16. 16. SYNTHETIC TASK <ul><li>Texts: </li></ul><ul><ul><li>Nelson, et al. (2002). Cross-Cultural Pragmatics: Strategy Use in Egyptian Arabic and American English Refusals. Applied Linguistics 23(2):163-189. </li></ul></ul><ul><ul><li>Hickey, L. (2005). Politeness in Spain: Thanks but no “thanks”. In L. Hickey and M. Stewart (eds). Politeness in Europe. Clevedon: Multilingual Matters. </li></ul></ul><ul><ul><li>Haugh, M. (2003). Revisiting the conceptualisation of politeness in English and Japanese. Multilingua 23(1-2): 85-110. </li></ul></ul><ul><li>Task: </li></ul><ul><ul><ul><li>Using only these readings, answer the following question in a brief essay format: </li></ul></ul></ul><ul><ul><ul><ul><li>While all cultures value politeness, what it means to be polite varies from culture to culture. </li></ul></ul></ul></ul>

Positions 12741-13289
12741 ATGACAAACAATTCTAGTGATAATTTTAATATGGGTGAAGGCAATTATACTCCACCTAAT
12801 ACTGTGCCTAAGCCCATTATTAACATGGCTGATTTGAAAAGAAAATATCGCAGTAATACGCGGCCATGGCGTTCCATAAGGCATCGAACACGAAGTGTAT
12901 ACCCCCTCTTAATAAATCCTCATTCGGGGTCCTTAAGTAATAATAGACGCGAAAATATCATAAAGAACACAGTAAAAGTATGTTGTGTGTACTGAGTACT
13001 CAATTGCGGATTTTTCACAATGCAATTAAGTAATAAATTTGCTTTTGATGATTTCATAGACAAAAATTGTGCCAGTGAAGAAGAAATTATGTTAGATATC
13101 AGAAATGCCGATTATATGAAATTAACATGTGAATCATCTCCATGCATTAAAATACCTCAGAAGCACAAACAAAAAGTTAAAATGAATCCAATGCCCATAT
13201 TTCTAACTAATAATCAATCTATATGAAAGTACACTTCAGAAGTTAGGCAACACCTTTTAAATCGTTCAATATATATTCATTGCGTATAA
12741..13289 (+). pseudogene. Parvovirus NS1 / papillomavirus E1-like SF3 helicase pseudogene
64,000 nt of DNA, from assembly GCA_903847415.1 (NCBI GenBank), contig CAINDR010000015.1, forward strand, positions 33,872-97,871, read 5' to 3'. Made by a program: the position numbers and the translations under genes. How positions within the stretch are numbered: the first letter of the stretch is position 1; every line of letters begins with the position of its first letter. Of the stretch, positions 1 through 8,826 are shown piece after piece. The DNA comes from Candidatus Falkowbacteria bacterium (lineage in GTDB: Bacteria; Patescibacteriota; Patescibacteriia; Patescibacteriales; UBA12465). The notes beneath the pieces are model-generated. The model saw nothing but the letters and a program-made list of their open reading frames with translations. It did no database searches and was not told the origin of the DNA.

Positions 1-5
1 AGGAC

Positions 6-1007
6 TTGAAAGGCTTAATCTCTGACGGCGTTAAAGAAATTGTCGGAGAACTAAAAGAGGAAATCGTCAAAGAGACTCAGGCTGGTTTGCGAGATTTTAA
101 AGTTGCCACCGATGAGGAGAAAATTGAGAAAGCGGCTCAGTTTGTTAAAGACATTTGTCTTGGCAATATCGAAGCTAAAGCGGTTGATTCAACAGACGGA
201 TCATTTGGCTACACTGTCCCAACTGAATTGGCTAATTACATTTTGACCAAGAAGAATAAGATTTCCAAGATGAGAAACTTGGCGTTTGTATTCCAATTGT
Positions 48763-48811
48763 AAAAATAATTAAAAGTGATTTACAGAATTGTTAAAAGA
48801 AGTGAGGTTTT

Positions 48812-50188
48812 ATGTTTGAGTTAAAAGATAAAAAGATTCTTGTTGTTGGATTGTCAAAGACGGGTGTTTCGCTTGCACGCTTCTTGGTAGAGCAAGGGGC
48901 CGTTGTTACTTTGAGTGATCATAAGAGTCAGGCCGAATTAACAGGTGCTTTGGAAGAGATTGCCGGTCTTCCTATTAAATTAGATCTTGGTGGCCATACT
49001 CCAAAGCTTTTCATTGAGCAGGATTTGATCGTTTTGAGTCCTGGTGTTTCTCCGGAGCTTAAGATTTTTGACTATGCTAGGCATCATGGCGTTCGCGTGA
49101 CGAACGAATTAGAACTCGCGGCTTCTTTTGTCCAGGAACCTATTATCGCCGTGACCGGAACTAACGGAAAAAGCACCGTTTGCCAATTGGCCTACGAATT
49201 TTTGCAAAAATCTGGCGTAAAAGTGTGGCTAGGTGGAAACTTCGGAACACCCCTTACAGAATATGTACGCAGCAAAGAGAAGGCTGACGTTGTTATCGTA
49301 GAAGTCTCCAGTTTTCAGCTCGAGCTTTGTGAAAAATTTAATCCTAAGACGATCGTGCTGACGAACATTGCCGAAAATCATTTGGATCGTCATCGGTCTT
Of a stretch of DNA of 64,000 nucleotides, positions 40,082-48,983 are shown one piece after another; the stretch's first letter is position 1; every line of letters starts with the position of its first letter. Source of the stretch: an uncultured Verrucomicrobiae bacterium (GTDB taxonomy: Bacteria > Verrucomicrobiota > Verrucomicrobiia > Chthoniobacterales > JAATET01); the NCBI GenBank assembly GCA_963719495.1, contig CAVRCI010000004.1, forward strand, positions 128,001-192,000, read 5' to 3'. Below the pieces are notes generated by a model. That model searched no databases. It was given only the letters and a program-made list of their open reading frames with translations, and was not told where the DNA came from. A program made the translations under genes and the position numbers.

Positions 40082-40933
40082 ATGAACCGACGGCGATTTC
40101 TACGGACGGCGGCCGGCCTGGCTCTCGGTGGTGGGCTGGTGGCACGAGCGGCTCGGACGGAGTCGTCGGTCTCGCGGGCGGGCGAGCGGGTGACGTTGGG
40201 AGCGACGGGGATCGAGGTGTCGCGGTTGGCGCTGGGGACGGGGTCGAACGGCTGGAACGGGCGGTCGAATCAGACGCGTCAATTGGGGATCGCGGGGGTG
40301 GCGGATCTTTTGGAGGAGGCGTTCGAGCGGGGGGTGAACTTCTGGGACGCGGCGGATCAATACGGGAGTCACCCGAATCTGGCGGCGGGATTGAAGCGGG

17. 17. ASSESSMENT IN LANG 1056 <ul><li>Synthetic reading task </li></ul><ul><ul><li>focused essay-like response based on a set of readings </li></ul></ul><ul><ul><li>essay topic related to readings – knowledge transformation </li></ul></ul><ul><ul><li>emphasis on using multiple sources to address a question </li></ul></ul><ul><ul><li>emphasis on synthesising arguments and evidence from multiple sources </li></ul></ul><ul><ul><li>requires critical reading and analytic use of reading as starting point </li></ul></ul>
  18. 18. ASSESSMENT IN LANG 1056 <ul><li>Essay </li></ul><ul><ul><li>conventional essay task </li></ul></ul><ul><ul><li>requires critical reading and analytic and synthetic use of readings as starting point </li></ul></ul><ul><ul><li>involves locating own sources </li></ul></ul>